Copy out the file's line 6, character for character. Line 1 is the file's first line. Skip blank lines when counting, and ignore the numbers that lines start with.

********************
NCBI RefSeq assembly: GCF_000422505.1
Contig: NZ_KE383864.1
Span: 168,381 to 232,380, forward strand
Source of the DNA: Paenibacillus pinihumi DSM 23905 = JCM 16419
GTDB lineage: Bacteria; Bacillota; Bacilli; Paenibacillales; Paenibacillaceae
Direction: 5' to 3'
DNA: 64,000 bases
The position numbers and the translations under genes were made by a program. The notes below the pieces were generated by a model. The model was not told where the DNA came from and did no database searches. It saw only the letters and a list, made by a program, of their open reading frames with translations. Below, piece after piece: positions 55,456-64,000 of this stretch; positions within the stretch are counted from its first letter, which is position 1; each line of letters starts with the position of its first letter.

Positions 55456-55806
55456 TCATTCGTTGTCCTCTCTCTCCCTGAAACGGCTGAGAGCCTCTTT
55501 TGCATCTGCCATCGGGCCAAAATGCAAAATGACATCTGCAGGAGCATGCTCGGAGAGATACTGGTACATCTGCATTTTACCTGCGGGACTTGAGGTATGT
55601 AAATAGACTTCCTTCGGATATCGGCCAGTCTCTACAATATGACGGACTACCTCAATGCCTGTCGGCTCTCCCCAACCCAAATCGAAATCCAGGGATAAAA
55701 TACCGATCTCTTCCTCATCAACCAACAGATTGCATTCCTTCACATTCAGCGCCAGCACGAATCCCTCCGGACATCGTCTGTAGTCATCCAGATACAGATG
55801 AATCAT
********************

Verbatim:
Direction: 5' to 3'